My mom was visiting Kimberly over the summer (this is last year, because I'm SO ON TOP OF BLOGGING) and it worked out that we were able to go - my angel of a sister-in-law had enough airline points that we were able to get the girls both tickets for free, and we stayed with my sister (her boyfriend was out of town, so there was room in their apartment). Because of that, it wasn't nearly as expensive as it could have been, and obviously I really wanted to visit her and see her.

Rosie, the ever-present American Girl doll

The four of us on the plane. We took both car seats with us since we would be driving a lot once there - we checked Carys's and took Emmeline's on the plane. 

Carys made friends with this little girl who was sitting behind us, so a few minutes into the flight, the little girl moved up to the empty seat between me and Carys for the rest of the flight.

We basically dropped off our bags and then the girls wanted to swim in the pool at Kimberly's apartment. I don't know why the girls look miserable here. Probably because I told them they needed to be done swimming and we were going to go eat or something. I don't remember because this was A YEAR AGO.

At one point, a huge family came down to swim and grill, and fed us like five plates of food each - when we declined the food initially, the daughter explained that since they were Hmong, feeding anyone within a five mile radius was basically required and that her mom would be insulted if we didn't eat.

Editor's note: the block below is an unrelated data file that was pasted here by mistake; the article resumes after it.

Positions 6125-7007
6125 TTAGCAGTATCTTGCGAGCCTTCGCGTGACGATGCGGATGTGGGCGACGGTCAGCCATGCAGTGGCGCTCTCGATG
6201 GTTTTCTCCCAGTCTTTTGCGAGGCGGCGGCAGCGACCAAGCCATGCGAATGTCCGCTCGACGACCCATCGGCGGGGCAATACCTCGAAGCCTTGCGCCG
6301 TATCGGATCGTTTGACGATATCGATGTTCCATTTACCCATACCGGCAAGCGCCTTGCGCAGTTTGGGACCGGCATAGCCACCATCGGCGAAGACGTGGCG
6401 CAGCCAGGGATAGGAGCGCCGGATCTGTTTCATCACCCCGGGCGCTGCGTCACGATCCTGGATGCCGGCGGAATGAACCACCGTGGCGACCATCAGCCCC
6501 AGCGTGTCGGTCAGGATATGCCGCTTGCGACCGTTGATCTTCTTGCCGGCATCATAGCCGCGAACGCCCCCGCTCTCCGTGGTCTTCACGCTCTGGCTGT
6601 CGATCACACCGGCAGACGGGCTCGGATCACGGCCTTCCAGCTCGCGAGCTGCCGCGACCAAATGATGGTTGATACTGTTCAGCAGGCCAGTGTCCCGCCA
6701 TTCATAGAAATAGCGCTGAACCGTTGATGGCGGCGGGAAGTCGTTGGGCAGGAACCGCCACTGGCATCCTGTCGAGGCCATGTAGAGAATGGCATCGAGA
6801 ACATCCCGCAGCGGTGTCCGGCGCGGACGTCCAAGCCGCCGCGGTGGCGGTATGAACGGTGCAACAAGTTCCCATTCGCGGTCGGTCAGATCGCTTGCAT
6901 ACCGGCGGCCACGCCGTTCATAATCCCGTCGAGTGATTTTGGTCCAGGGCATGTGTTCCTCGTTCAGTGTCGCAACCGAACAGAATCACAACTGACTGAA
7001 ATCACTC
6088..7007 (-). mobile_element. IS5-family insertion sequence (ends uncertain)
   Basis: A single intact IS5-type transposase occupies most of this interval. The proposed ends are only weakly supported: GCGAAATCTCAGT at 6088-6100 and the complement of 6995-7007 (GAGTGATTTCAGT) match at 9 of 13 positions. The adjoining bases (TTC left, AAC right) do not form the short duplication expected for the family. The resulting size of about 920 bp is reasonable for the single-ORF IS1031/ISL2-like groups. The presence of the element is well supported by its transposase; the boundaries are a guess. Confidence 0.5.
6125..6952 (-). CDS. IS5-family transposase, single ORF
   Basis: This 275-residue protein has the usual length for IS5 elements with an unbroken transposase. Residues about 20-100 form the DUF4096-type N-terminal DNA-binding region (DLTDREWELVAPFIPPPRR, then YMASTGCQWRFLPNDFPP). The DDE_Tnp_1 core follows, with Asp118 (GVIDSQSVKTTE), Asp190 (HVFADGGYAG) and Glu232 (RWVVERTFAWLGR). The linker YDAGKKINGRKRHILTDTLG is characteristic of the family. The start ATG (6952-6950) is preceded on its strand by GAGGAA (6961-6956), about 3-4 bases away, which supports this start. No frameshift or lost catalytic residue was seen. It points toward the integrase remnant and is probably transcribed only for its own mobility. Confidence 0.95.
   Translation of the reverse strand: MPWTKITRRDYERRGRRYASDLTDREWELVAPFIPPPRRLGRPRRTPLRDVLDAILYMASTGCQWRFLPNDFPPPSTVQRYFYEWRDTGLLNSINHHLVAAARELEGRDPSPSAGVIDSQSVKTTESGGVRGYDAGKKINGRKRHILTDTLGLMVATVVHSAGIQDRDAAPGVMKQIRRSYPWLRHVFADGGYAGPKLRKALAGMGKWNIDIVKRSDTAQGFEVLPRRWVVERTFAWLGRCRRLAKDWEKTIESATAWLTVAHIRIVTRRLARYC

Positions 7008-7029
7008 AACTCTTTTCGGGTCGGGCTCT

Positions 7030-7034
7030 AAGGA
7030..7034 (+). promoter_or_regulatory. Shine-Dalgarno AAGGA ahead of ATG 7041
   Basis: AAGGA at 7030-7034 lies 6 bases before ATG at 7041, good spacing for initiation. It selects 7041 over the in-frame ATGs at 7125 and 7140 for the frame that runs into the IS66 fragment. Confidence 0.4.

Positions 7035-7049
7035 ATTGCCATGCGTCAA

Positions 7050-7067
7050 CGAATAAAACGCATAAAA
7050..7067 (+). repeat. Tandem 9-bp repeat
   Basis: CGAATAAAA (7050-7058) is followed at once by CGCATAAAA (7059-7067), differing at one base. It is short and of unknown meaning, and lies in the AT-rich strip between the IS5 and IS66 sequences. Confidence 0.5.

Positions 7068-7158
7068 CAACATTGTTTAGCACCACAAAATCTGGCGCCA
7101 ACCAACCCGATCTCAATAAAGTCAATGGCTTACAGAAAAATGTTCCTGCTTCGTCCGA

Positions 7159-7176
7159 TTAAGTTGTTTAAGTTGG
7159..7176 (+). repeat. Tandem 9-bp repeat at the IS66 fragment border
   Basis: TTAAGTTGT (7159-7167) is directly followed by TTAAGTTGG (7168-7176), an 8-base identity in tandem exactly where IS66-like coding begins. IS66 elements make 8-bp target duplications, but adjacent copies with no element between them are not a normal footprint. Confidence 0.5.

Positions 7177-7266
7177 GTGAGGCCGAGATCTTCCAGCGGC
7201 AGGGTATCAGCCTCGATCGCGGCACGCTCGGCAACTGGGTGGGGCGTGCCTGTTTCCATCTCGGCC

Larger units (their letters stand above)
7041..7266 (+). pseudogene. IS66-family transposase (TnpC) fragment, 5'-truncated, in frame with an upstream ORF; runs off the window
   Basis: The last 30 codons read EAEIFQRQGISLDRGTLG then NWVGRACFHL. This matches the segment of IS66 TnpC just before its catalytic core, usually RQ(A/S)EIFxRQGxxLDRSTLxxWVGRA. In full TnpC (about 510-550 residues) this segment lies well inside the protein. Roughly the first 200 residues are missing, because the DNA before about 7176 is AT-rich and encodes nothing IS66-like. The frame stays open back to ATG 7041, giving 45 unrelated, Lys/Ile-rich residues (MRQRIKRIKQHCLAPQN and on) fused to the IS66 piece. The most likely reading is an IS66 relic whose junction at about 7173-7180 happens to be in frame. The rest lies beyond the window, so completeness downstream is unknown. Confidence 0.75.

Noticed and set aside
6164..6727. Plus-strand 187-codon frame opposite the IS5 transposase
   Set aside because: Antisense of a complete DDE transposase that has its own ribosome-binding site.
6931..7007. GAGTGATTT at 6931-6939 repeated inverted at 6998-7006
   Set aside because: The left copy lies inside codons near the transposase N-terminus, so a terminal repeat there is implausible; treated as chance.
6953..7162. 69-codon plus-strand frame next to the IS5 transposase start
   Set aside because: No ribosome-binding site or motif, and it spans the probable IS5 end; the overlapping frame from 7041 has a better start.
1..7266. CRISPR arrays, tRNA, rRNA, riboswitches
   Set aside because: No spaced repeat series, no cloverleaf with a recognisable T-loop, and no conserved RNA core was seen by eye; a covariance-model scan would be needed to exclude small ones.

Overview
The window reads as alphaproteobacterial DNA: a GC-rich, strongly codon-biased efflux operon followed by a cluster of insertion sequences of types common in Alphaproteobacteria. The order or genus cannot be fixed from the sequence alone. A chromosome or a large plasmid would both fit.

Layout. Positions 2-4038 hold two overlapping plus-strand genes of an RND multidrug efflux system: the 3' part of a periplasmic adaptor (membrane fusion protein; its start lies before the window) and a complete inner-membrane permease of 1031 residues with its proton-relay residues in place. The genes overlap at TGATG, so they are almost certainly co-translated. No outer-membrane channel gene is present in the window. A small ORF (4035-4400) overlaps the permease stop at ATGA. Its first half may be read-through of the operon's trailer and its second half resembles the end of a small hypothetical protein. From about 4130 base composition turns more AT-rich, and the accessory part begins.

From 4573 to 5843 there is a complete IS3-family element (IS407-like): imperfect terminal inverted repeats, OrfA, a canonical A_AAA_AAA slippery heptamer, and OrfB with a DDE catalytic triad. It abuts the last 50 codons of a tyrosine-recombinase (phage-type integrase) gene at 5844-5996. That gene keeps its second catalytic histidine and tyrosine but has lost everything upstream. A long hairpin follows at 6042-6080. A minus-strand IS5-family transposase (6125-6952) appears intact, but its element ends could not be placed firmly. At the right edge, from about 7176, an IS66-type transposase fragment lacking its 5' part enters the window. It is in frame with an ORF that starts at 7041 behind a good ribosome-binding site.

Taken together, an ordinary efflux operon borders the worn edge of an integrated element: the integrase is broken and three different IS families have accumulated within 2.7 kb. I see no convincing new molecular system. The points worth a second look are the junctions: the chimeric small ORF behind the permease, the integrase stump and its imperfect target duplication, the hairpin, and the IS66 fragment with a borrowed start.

A trail/nature area by her apartment.

We drove to an upscale shopping plaza, basically only to fulfill my dream of taking Carys to an American Girl store, and...the girls both fell asleep on the ride there. So while they napped in the car, my mom and Kimberly shopped and we went to the AG store when they woke up.


Out of all the things she could have gotten...she picked a bunny. Since it was her birthday, they also gave her a sticker and a little bag of Melody goodies, including a matching girl-doll kerchief set. 

Super adorable restaurant called Coconuts in Palo Alto.

Carys in her American Girl kerchief; Emmeline eating the food of our people.

We also got to visit the WINCHESTER MYSTERY HOUSE which yes, deserves those capital letters and OMG guys is like a dream come true. I didn't even realize it was so close to Kimberly (in San Jose) and probably came close to tears of joy when I found out. It's one of those places I've always known and read about - like since I was a little kid - and was fascinated by. If you're not aware - it's a huge mansion that was built with tons of oddities, like stairs to nowhere, doors to nowhere, rooms that don't line up, secret passages, etc. AND THEY HAVE TOURS AND NOW I'M DEAD JUST LIKE MRS. WINCHESTER. No photos were allowed inside, so I bought a souvenir book (probably the point) and took tons of pictures of the exterior. (Hint: lots of pics on Wikipedia!)